My eyes welled up with tears. She was describing my whole life. The fourteen billion times I was late getting home, because of an honest miscalculation on my part. The first date for which I was an hour late because I have no concept of time (sorry, R.H.!). The ridiculous, circuitous routes I take to get places, because I can't learn another way to go. The fact that some people from my childhood affectionately refer to me by the nickname "Spacey." The fact that I'd long-ago abandoned the idea of playing any game where I had to keep score rapidly. In fact, when Emerson and I took up tennis this year, I actually didn't even bother to look up how to keep score. We just play until we're tired, and then she declares herself the winner. Which is fine by me, because I have NO IDEA.

The counselor worked with me to give me study techniques to get me through. "You can do this," she said. "You just have to do it differently."

And I could. And I did. I got a 100 on my midterm. From that moment, my concept of myself began to change.

I hadn't gotten a 100 on a math test since about the third grade (times tables, you are jerks). I actually handed the paper back to him, thinking he'd made a mistake. But, no. There it was, my name at the top. I hopped back to my seat, joyful. I'm sure everyone else in class thought I was insane. But they're psych majors. They think everyone is insane. Including themselves.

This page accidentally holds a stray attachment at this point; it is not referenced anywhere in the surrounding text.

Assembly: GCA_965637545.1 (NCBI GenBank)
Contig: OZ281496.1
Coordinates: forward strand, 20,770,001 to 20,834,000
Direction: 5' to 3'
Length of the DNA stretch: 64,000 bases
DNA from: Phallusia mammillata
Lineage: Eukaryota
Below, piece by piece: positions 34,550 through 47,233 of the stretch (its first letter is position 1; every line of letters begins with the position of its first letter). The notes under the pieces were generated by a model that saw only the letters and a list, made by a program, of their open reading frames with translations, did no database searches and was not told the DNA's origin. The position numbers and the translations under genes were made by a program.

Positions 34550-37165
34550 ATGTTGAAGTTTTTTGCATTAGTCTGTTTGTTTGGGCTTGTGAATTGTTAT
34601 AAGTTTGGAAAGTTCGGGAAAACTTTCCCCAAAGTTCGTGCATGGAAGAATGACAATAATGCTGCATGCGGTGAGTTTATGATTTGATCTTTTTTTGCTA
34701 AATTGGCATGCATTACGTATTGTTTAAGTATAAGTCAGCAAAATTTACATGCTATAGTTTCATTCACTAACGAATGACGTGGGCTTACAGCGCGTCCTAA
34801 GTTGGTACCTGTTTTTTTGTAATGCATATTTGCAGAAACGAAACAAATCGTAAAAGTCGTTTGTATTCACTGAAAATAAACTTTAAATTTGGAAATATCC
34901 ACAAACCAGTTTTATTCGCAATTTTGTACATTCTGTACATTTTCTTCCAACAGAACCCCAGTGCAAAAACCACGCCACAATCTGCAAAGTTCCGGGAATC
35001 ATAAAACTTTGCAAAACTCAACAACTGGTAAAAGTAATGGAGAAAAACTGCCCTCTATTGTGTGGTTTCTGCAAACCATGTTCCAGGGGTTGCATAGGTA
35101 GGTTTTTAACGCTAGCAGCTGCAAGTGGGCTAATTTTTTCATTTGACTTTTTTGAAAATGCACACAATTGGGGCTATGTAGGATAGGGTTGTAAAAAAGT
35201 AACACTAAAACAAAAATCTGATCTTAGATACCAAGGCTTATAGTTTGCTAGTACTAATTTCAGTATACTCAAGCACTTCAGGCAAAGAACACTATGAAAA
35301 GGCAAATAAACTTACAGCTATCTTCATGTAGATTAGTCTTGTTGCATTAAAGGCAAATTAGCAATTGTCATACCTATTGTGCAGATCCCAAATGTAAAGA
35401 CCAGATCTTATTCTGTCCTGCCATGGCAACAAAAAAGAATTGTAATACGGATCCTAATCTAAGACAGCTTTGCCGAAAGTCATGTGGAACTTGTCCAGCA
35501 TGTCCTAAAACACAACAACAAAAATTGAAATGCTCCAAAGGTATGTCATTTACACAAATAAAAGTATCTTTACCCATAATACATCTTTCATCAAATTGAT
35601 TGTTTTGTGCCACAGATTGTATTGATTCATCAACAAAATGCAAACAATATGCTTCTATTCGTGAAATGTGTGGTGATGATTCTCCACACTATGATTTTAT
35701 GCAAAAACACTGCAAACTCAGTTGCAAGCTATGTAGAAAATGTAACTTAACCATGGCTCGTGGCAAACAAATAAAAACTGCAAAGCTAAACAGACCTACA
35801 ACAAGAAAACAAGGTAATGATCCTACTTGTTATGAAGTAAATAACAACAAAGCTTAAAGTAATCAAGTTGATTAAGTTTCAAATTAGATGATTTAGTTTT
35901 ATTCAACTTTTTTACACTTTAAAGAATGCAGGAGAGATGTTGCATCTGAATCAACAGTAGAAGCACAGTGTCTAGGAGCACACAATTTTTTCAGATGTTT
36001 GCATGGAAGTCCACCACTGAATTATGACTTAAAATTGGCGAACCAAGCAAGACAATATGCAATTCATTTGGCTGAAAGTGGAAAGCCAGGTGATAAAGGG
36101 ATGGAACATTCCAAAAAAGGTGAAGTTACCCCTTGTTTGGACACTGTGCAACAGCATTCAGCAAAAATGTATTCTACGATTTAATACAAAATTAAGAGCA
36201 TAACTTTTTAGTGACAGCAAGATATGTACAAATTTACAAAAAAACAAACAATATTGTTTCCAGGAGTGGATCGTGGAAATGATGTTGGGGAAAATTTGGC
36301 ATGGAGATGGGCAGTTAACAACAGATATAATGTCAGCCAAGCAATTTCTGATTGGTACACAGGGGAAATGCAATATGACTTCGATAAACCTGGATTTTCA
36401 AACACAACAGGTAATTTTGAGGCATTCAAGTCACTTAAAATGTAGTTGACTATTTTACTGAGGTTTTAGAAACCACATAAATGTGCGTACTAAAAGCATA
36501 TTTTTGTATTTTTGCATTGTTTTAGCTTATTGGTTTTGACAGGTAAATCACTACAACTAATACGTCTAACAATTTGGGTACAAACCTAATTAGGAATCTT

So. If you've followed me this far, thanks. I could have just listed off some symptoms, with a standard "If your child displays these symptoms, talk to your doctor about medicating their childhood away." But I wanted to try to describe how this impacted the trajectory of my life, from about third grade through college. It completely destroyed my self-confidence, and there was no one around who was trained to recognize my struggle. My wonderful mother is, herself, a teacher, and would have pulled in every resource available on the planet had anyone understood what was going on with me back then. But studies on reading literacy outpace studies on math  literary at a rate of 14 to 1, I'm told. So the information just wasn't there at the time.

Here's some advice for you, if your child is struggling in math. Look for discrepancies in your child's learning experience:
  • Are they good at speaking and listening, but cannot process or explain a math problem in verbal or written format?
  • Are they good at working with words and phrases (i.e., English, history, etc.) but struggle to read numbers and math symbols?
  • Are they visually creative (i.e., art, etc.) but struggle when working with specific, more complicated measurements?
  • Do they have a generally good attitude to learning but are often late to lessons / appointments, cannot remember a schedule such as a school timetable and struggle with time management in terms of estimating how long something might take?
  • Are they sociable and competitive when taking part in sports and word-based board games such as Scrabble etc. but avoid strategy-based games such as chess, Monopoly, etc.?
  • Are they outgoing and independent but tend to get lost easily when in an unfamiliar place, struggling to follow a map or list of directions, etc.?

Then ask your child's school counselor to request an evaluation of  your child for dyscalculia. I wish it had been a better understood disorder when I was younger, but I'm glad it's better understood now. I hope, in time, it becomes as well-known as dyslexia. Because illiteracy of any kind can impact a child's well-being and have a long-term impact on his or her life. And to the Counseling & Testing Center at Georgia Regents University, thank you.

Thanks for reading! :-)

Side Note: Uh.... I just looked at this live on my blog and I think the "bullet points" in this might actually be... pot leaves? Please know that is not intentional, I do not use drugs, and I will be finding another template to use very soon. Good grief.